The composition is nearly dry. Love the shadow effect from the back. Now I wish I had more dried leaves to make a much larger installation. The challenge is in displaying the work. Hang or lay flat?
I am working on two Art Tag rounds at the moment - Decay - with the NCWCA group and Unravel - with the National WCA group. Both deadlines came immediately following the national conference in NYC. It meant that I had scant time to work on either of the pieces before and after the conference.
I knew what I wanted to do for Decay, but it entailed a lot of sewing. A houseguest stayed with us right before my trip, which meant that I couldn't sew at all downstairs. While I couldn't work on Decay in NYC, I did do a lot thinking. When I got home, I spent half of Friday and all of Saturday working on my piece. As an alternative to the dress, my original concept, I had been thinking about making a boro-gi. I picked up some indigo-dyed paper at the Codex book fair right before going to NYC. I also had a funeral "kimono" made of paper from the Chinese funeral store. That klmono became my template. The assembled scraps of fabric felt unfinished. What made it decay? I remembered that I had a pile of old family photos given to me by my step-niece. Some were faded and stained. They were incorporated into the piece. I like it very much.
I actually conceptualized this piece first. Although I wished I could have created a Judith Scott piece, I didn't have the time to wrap and unravel a lot of material. My mind was fixated on zippers at the time...I had ordered some neat transparent zippers for my envisioned sewn piece for Decay...and among my rummage drawers, I found some cool 1960's style pull zips. The others - black feathers, old hand-made hammer, unraveled muslin snap tape, etc were simply things that I felt "went with" the black zipper.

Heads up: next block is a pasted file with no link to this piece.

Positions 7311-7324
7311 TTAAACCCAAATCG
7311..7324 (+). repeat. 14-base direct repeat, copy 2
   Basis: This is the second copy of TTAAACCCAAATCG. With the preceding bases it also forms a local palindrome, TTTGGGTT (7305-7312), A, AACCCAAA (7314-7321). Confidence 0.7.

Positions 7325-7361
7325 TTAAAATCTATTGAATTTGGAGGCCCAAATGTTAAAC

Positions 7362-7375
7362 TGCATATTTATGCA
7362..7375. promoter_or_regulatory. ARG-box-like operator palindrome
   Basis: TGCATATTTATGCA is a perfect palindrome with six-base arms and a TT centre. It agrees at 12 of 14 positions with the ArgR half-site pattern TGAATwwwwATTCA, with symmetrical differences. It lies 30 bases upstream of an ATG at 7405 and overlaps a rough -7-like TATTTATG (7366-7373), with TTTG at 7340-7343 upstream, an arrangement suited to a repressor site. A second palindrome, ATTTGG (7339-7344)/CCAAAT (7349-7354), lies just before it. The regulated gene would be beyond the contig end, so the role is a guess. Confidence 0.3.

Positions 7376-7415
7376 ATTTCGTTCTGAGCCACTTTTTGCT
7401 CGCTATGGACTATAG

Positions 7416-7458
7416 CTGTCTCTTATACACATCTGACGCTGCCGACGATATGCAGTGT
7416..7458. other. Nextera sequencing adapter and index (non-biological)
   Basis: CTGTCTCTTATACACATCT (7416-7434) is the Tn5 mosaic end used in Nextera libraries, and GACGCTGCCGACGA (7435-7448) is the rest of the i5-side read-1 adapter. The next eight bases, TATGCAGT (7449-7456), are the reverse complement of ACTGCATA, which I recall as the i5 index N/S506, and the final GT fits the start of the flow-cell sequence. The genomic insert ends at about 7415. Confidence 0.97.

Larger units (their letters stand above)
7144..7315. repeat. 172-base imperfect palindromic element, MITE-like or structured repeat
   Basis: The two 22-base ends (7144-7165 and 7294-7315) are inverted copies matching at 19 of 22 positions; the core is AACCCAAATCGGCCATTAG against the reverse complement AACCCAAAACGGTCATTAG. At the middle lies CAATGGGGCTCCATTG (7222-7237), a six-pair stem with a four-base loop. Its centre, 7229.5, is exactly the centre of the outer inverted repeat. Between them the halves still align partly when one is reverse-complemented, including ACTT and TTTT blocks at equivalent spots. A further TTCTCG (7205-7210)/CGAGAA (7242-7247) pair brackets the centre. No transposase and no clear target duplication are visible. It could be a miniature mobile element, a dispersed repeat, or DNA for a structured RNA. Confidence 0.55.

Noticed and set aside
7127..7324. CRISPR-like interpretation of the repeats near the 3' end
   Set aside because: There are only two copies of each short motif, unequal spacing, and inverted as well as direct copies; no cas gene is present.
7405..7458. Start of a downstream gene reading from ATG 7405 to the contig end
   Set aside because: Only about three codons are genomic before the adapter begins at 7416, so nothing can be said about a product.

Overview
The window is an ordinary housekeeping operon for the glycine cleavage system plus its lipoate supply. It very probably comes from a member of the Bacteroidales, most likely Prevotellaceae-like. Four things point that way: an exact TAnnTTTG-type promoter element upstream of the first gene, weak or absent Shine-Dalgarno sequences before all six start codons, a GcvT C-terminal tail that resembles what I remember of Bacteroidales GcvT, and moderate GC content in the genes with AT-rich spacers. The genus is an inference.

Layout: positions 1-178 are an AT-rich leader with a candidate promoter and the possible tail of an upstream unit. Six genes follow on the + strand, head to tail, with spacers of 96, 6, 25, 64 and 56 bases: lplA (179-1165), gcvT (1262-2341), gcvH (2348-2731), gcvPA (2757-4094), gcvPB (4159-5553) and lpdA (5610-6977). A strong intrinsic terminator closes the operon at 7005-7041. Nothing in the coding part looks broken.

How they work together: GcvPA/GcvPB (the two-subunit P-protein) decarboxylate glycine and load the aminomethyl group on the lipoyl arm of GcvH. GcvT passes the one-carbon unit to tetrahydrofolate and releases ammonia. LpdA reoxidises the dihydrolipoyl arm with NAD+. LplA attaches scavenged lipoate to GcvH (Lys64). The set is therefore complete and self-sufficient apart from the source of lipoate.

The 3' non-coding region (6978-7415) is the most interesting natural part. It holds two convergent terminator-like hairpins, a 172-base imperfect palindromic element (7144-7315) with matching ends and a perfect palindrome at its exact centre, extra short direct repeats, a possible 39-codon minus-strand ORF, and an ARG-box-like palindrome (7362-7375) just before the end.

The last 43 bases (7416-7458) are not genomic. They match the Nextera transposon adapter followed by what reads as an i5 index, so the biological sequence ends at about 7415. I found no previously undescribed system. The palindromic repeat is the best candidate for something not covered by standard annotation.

Our studio show this year is titled Artifact. It is a theme that conjures up shadow boxes and memorabilia. I decided to make some collages that involve difficult papers and sewing. Someone from Collagarama gifted me some Japanese papers in December. I used the smooth sheets to make Japanese New Year cards. I was left with thick, handmade paper that wasn't suitable for drawing or glueing. These are the base for my collage. I also had some heavily textured paper that looks like dried seaweed. And I had shell buttons, collected over many years.
By chance I had lunch with Tanya this week. She was wearing a bracelet made with shell buttons and leather. They created the inspiration for how I wanted to put together the materials I had gathered. I had a roll of gimp cord in my studio but the cord was not easy to work with because it unraveled when threaded. It took me the entire afternoon to create six pieces. I took the pieces home with the thought that I would finish making the pieces a little at a time. Instead of gimp, I used waxed linen. It was sturdy enough to use without a needle. I managed to complete the rest of the 18 pieces for this project. Now I am considering how to piece these postcard sized works into a larger, cohesive piece.
white marker, double-sided tape, scissors, black paint, glue stick